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Chapter 4

CHAPTER 4: PHYSICAL CHANGES APPEARANCE

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Department
Psychology
Course
PSYC 357
Professor
Wendy Thornton
Semester
Winter

Description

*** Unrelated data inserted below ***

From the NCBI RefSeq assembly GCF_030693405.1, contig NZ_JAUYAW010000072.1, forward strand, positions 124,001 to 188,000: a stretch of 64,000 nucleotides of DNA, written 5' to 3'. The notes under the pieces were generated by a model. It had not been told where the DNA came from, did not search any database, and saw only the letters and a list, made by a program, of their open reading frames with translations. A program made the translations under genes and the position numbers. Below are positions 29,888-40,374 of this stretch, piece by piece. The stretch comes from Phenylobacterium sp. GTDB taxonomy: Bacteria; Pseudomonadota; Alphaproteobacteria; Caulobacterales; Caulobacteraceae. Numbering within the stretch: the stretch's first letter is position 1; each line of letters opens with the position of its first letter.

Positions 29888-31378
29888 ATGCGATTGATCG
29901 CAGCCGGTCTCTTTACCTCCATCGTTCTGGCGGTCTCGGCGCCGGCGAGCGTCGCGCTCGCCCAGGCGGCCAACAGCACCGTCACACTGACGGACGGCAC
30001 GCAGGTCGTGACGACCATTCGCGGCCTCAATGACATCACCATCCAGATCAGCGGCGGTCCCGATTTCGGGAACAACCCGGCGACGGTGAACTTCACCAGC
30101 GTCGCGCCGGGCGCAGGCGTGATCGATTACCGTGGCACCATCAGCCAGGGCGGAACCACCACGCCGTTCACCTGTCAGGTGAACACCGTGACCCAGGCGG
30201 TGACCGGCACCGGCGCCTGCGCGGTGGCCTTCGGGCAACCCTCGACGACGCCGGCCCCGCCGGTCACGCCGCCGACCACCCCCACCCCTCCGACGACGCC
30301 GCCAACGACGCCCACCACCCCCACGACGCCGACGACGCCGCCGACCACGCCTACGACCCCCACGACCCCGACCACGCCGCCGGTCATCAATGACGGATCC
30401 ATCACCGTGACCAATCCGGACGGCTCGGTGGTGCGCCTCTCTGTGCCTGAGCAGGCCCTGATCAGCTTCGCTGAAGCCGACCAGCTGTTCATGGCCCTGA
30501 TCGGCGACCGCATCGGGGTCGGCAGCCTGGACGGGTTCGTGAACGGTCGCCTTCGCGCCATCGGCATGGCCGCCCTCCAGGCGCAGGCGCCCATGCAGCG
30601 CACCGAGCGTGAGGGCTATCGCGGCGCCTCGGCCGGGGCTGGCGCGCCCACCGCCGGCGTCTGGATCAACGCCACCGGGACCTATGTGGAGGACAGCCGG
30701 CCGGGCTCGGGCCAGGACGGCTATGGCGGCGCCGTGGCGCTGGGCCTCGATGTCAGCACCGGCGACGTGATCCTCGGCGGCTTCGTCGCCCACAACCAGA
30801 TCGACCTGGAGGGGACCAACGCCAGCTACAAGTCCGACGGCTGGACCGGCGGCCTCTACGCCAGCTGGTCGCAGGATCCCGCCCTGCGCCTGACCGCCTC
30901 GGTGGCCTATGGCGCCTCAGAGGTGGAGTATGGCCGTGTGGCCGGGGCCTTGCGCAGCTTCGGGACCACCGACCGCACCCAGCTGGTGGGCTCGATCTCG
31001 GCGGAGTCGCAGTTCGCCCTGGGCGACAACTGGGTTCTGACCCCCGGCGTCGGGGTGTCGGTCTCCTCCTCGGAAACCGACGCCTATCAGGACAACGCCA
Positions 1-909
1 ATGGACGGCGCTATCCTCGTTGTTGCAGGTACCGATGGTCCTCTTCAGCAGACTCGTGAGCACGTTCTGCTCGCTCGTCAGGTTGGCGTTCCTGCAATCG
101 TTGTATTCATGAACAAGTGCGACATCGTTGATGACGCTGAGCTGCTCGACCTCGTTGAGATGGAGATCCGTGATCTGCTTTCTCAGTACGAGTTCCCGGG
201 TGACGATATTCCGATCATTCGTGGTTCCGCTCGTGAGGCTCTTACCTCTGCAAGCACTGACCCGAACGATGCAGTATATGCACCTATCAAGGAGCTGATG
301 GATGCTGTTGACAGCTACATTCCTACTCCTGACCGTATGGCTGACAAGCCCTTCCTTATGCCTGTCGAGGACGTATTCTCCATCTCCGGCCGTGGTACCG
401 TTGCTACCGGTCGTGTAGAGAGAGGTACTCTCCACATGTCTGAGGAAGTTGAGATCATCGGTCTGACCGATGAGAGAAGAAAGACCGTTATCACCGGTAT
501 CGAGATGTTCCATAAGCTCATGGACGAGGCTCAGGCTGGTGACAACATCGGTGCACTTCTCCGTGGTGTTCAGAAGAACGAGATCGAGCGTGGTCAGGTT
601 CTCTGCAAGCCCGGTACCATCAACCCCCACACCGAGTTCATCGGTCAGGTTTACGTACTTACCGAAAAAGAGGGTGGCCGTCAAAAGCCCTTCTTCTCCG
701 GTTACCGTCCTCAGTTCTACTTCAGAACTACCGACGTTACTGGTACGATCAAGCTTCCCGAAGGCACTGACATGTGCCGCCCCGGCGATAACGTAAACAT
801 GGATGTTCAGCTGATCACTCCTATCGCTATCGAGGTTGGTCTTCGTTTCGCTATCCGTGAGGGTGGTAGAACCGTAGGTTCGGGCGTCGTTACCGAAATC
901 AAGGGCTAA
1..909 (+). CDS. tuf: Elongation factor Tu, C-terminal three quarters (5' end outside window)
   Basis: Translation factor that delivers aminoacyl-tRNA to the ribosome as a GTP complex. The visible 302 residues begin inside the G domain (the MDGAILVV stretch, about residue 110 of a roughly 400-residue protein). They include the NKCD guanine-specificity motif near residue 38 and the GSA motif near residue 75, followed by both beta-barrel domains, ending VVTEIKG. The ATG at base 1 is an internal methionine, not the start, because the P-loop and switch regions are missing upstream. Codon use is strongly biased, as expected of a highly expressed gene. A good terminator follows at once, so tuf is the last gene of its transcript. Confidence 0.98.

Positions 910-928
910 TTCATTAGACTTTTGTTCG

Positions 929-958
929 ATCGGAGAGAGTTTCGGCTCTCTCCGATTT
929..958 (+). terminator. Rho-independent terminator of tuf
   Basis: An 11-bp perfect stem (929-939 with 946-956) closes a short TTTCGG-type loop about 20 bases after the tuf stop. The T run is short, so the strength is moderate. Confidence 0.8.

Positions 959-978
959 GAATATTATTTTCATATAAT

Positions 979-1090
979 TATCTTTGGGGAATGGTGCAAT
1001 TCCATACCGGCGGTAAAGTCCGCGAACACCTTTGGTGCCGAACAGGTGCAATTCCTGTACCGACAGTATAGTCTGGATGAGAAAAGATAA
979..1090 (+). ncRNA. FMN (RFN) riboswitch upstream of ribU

CHAPTER FOUR: PHYSICAL CHANGES APPEARANCE (p. 64) Skin – most vulnerable to a series of age-related changes Three layers of skin: 1. Epidermis – outer most layer 2. Dermis – middle layer o Collagen – skin becomes less flexible o Elastin – becomes less able to return to its original shaper after its stretched 3. Subcutaneous fat layer o At a young age – provides the cushioning, giving the skin its opacity and smoothing the curves of the arms, legs and face o Starting middle adulthood – this layer starts to thin, and accentuates the changes going on the layers above it; exacerbates the wrinkling and sagging Other effects off age on skin: - Skin discoloration – most visible in fair-skinned people o Age spots – brown pigmentation known as “age spots” o More likely to occur in the sun-exposed areas of the face, arms and hands o Moles and angiomas (elevations of small blood vessels on the skin surface) - Varicose veins on the side of the legs - Toenails – grow more slowly and become yellowed, thicker and ridged o Fungal infections usually develop here -- causes the nail to thicken and separate from the nail bed - Changes in the face o Bone loss in the skull, especially the jaw o Changes in the cartilage of the nose and ears – they grow longer and change shape o Teeth become discolored due to loss of enamel surface; lose teeth o Eyes – eyebags, crows feet and the need for glasses Photoaging – caused by exposure to the sun - Age changes caused by radiation - UV rays accelerate the process of cross-linking, cause mutations that alter protein synthesis by the cells, and increase the production of free radicals Hair (p. 68) Hair color – Production of melanin slows and eventually ceases Hair thinning – results from the loss of germination canters that produce hair in the hair follicles - Androgenetic alopecia – most common form of hair loss with increased age o Causes hairs follicles to stop producing the long, thick, pigmented hairs known as terminal hair and instead produce short, fine, unpigmented and largely invisible hair known as vellus hair BODY BUILD (p. 69) HEIGHT - People get shorter as they get older o more pronounced in women o because of loss of bone mass in the vertebrae WEIGHT - Lean tissue, or fat-free mass (FFM) decreases and BMI increases - Pattern of body weight in adulthood is an upside-down U-shaped curve – middle-aged spread - Older adults lose pounds because they suffer a reduction of FFM due to loss of muscle mass, even if they maintain high levels of activity - 69% of older adults classified as overweight - Exercise helps individuals gain muscle and bone mass MOBILITY (p. 72) - Beginning in the 40s, each component of mobility undergoes significant age-related losses Muscles - Sarcopenia – age-related loss of muscle tissue o Reduction in the number and size of muscle fibers, especially fast-twitch fibers involved with speed and strength o Vicious cycle because with greater muscle loss makes exercise more difficult o Top preventative measure: resistance training Bone – living tissue - Loss of bone mineral content - As people experience decreases in sex hormones, they also bone mineral content - Further weakening occurs due to microcracks that develop in response to stress placed on the bones o Part of the older bone’s increased susceptibility to fracture can be accounted for by a loss of collagen, which reduces the bone’s flexibility when pressure is put upon it - Heavier people have higher bone mineral content, so that they lose less in adulthood - Bone loss is greater in women, particularly white women - Bone loss not a significant problem until the 50s or 60s - Environmental factors – people who live in climates with sharp demarcations between the seasons are more likely to suffer from earlier onset of bone loss Joints - Loss of arterial cartilage - The fibers in the joint capsule become even less pliable, reducing flexibility even more - Joints become more painful as more stress is placed on them - Resistance training in which people use weight machines can also increase the flexibility of the tendons, allowing the muscle to operate more effectively - Proper footwear effective in minimizing pain VITAL BODILY FUNCTIONS (p.76) Cardiovascular System - Left ventricle of the heart – chamber that pumps oxygenated blood to the arteries o Wall becomes thicker and less able to contract, causing a reduction of diastolic functioning; effect: ejects less blood into the aorta with each of the heart’s contractions - Women more likely to experience greater deterioration with age than men - Cardiovascular efficiency is indexed by… o Aerobic capacity – the maximum amount of oxygen that can be delivered through the blood o Cardiac output – the amount of blood that the heart pumps per minute - Short term training study findings on the value of exercise for middle-aged and older adults – maximum effectiveness reached when heart rate rises to 60-70% of maximum capacity, 3-4 times a week o Recommended activities: aerobics, jogging, hiking, bicycling, swimming and jumping rope o Not only does exercise help maximize the heart’s functioning, but it can also counteract the increased stiffness of the arteries o Enhances lipid metabolism – improves blood pressure o Increases the fraction of high-density lipoproteins (HDLs), the plasma liquid transport mechanism responsible for carrying lipids from the peripheral tissues to the liver where they are excreted or synthesized into bile acids Respiratory System (p. 78) - Brings oxygen into the system and moves carbon dioxide out - Respiratory muscles lose the ability to contract and expand in the chest wall - Lung functioning decreases after the age of 40, and are more severe in women - To minimize the effects of aging on the lungs o Stay away from or quit smoking cigarettes o Maintain a low BMI  Obesity is related to poorer respiratory functioning Urinary System (p. 78) - Made up of the kidneys, bladder, ureters and urethra - Kidneys are composed of nephron cells that serve as filters that cleanse the blood of metabolic waste - Nephron cells affected by o Smoking – can lead to serious kidney disease - When the kidneys are placed under stress, such as through illness, extreme heat, or extreme exertion , they are less able to function normally Glomerular filtration rate (GFR) – volume of liquid filtered through the kidneys - Most typically measured through creatinine clearance - Older adults are likely to have slower excretion rather of chemicals from the body Bladder - Elastic tissue of the bladder – may not be able to efficiently retain or expel urine - Men experience hypertrophy (enlargement) of the prostate that puts pressure on top of the bladder and can lead men to feel frequent urges to urinate - Urge incontinence – sudden need to pee, often resulting in urine leakage o Affects 30% of older adults over 65 years old o Not a normal part of aging - Overactive bladder – symptoms of frequent urination o Affects 25% of population aged 65 and older - Large majority of adults are symptom free - Pelvic muscle training is effective for this purpose Digestive System (p. 80) - Majority of older people do not experience significant losses in their ability to digest food - Decreases in saliva production - Fewer gastric juices are secreted - Stomach empties more slowly - There is a decrease in liver volume and blood flow through the liver - Smoking status and medications affect digestive functioning in older adults BODILY CONTROL SYSTEMS (p. 81) Endocrine System - Hormones – chemical messengers produced by the endocrine systems - Endocrine glands may produce more or less of a particular hormone - Highly sensitive to levels of stress and physical illness - Main control centers of the endocrine system – hypothalamus and the anterior (front) section of the pituitary gland o Hypothalamus-releasing factors (HRFs) regulate the secretion of hormones o Hormones produced by the anterior pituitary gland  Somatotropin – growth hormone (GH)  Thyroid – stimulating hormone (TSH)  Adrenocorticotropic hormone (ACTH)  Follicle-stimulating hormone (FSH)  Luteinizing hormone (LH)  Prolactin Growth Hormone – stimulates the growth of muscles and bones and regulates the growth of most internal organs - Affects the metabolism of proteins, lipids, and carbohydrates - Somatotrophic axis – GH and IGF-1 (insulin-like growth factor) o In young people: GH production shows regularly timed peaks during nighttime sleep o In oler people: peak is smaller, possibly contributing to sleep changes - Somatopause of aging – a decline in the activity of the somatotrophic axis o Accounts for loss of bone mineral content, increases in fat, decrease in muscle mass as well as losses in strength, exercise tolerance and quality of life in general - Linked to joint pain, enlargement off the heart, enlargement of the bones, diabetes, high blood pressure, and heart failure Cortisol – provides energy to the muscles during times of stress, “stress hormone” - Produced by the adrenal gland - Increase in cortisol o Body becomes energized and ready to react in a stressful encounter o